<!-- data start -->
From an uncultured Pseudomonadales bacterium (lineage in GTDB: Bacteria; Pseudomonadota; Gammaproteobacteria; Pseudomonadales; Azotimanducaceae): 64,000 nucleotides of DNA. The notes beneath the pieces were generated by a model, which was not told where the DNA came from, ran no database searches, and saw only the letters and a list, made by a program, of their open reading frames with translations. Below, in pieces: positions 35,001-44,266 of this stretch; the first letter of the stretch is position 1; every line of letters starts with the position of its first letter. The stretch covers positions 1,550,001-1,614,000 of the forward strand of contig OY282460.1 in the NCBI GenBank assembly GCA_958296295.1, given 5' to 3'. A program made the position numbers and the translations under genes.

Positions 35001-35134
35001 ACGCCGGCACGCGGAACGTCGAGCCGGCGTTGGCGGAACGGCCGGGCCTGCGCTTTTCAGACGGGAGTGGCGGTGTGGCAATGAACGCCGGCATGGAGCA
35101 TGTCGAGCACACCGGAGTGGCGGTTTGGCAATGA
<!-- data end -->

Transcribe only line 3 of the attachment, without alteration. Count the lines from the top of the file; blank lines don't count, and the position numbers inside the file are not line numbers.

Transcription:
35001 ACGCCGGCACGCGGAACGTCGAGCCGGCGTTGGCGGAACGGCCGGGCCTGCGCTTTTCAGACGGGAGTGGCGGTGTGGCAATGAACGCCGGCATGGAGCA